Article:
For almost 20 years my “true friend”, the bottle, protected me and stood up for me when I needed help. After a couple of drinks, life didn’t hurt that much.
I didn’t get any prettier, any funnier, or more popular. I just stopped caring. “it” stopped hurting.
If I miss anything about my drinking years, it’s that wonderful feeling of “I don’t care.”
It’s been 27 years without that feeling. Life has been real, confusing and often painful; life’s been raw!
Now, I endure the shunning without a buffer. It can feel like a heavy wet blanket weighing me down, a wet lukewarm sense of “I’m not worthy of belonging.”
I would ask myself, “What is it about me that acts like a repellent?”
And, then, after my diagnosis of Autism Spectrum Disorder, I wondered – is it my autism? Do I wear a halo of “I have autism; run away.”? But just like everyone else, I am sensitive. However, I have had to develop thick skin just to survive.
The shunning is just so painful. I’d rather get physically hit. At least I have your attention.
Attention, that’s what it is! I want attention. I need someone to look at me, so I know “I’m here.” It would be nice if the person also smiled, but looking at me can be enough.
Attention can sometimes feel like oxygen, and it is a connection with the world.
I have heard it said, “I was just like the moon. Without the sun, I didn’t shine. Without other people looking at me, I didn’t exist.” That was me!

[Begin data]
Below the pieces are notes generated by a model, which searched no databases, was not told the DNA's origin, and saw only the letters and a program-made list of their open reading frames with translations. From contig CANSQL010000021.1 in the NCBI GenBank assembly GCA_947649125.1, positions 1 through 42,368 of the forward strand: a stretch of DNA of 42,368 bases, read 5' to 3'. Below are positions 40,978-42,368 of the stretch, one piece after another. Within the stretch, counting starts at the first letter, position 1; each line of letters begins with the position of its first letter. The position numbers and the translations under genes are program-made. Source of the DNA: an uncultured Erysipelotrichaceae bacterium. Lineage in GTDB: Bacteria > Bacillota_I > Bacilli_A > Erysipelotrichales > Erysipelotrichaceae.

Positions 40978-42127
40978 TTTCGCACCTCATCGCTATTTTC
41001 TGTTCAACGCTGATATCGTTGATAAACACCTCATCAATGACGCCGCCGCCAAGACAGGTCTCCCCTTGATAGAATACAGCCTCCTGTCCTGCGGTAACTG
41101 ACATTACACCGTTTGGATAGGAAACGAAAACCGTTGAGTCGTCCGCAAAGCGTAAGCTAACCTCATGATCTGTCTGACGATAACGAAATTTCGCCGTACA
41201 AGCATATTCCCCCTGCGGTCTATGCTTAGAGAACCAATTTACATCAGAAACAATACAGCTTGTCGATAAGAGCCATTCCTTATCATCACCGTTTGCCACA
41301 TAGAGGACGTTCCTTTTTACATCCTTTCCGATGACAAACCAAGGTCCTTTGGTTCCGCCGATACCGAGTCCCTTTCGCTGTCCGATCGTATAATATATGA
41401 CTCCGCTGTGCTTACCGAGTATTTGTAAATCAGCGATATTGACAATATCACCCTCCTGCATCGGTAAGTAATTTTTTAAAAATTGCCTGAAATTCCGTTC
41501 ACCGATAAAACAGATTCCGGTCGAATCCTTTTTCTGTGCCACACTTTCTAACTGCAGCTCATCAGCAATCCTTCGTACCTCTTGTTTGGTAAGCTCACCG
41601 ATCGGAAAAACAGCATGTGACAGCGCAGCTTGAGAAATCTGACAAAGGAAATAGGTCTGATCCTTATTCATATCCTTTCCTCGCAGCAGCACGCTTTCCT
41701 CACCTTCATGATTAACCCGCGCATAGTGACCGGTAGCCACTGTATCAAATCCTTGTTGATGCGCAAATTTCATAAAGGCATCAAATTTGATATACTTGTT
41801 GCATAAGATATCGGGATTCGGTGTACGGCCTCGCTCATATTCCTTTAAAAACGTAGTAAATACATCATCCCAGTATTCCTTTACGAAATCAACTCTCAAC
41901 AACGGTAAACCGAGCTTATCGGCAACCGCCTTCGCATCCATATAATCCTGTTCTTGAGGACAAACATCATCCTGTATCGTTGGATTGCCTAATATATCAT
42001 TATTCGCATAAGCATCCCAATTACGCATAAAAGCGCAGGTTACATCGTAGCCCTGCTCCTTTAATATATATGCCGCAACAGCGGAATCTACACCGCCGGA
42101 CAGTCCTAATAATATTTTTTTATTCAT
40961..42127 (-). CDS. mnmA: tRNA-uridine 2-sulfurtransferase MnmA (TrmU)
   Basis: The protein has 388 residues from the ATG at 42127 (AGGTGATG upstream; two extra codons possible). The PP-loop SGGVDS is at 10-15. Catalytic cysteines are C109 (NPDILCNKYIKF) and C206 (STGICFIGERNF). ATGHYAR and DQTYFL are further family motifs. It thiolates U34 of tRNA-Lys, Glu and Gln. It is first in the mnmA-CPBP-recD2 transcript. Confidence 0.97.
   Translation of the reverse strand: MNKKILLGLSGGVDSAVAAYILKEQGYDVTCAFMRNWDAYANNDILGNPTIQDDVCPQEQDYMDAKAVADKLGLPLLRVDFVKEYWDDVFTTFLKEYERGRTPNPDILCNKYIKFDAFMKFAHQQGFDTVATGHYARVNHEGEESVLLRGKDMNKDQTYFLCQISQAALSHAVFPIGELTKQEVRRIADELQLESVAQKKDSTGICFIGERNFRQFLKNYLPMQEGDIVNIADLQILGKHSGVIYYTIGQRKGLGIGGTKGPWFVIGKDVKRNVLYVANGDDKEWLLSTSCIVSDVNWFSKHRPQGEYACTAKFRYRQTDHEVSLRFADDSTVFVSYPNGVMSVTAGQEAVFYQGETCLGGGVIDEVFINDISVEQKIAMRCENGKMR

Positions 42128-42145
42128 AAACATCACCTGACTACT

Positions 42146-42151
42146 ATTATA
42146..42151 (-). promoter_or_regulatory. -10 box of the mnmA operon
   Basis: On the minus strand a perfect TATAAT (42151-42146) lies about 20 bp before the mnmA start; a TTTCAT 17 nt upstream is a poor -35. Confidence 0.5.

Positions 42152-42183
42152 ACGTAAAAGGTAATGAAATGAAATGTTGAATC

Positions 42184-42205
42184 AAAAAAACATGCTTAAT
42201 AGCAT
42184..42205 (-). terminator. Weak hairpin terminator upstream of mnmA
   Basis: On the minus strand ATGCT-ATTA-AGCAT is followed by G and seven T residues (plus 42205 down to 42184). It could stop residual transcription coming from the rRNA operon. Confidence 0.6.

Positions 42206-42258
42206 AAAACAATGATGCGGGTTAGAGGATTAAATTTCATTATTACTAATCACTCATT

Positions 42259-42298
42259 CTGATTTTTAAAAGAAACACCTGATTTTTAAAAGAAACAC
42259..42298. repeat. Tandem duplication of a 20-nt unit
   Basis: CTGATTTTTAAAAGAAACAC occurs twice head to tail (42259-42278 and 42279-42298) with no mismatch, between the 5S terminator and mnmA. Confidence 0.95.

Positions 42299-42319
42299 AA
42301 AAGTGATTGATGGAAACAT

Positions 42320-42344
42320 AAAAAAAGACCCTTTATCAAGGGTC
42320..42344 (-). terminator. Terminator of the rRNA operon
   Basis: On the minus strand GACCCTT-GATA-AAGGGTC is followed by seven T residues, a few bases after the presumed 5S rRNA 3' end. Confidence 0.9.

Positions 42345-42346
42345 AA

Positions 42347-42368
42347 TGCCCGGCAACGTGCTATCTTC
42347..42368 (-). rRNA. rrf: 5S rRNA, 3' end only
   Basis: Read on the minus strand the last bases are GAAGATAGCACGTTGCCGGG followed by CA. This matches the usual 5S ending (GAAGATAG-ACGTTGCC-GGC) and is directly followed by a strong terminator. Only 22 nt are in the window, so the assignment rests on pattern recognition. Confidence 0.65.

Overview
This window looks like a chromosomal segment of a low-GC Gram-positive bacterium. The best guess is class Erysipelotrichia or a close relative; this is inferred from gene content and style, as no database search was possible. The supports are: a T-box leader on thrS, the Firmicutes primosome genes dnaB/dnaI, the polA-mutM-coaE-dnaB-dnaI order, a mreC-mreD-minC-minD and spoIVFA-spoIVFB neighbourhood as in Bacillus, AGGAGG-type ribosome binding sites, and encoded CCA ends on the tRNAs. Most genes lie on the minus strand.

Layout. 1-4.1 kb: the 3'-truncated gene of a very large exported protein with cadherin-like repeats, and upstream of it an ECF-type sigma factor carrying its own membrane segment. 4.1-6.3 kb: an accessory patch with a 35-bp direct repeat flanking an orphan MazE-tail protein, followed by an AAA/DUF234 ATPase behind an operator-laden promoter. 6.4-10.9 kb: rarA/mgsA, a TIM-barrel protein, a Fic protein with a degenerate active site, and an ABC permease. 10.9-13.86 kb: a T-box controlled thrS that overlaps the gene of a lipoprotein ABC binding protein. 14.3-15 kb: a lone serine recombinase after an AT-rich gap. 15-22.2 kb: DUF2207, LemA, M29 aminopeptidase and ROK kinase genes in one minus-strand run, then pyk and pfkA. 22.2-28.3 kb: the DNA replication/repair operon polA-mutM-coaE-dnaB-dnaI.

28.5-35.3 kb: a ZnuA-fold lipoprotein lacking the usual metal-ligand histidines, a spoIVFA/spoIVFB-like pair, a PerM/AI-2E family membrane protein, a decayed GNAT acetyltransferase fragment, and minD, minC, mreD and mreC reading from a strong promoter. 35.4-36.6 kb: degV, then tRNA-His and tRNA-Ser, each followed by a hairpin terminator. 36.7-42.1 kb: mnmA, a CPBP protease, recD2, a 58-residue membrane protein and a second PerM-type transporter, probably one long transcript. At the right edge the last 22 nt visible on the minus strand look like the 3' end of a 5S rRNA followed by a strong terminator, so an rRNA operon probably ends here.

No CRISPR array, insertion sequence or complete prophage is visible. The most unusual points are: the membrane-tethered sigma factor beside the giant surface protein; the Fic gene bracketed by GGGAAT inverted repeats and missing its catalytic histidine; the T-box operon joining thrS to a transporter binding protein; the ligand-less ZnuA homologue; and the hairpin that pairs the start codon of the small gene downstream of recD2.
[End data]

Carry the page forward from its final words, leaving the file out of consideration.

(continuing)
In the past, I would settle for the crumbs, just to receive a little sunshine. I’d settle for anything…just to be part of something.
NOT ANY MORE!
It took a long time for me, too long, with many detours, before I figured it out. It doesn’t need to take that long for you!
We don’t have to beg for belonging. We don’t have to be subservient to be welcomed.
We have the same right to belong as any other human being, and we can practice exercising that right by first taking care of our Self, by recognizing our own worth.
Do you have a clear picture of what you want your life to look like? How can you find the confidence to do what you want? How can you develop the courage to BE…You?
Support, support, support. Find people like you – your tribe. Start or join a group on Facebook, Meetup, or other places that advertise their own struggles with friendships and belonging.
Find a place where you can feel gentle attention from someone who cares about you.
For me, it has been amazing to “wake up” to a feeling of belonging.
And, I know in my heart that there is someone out there who cares about you!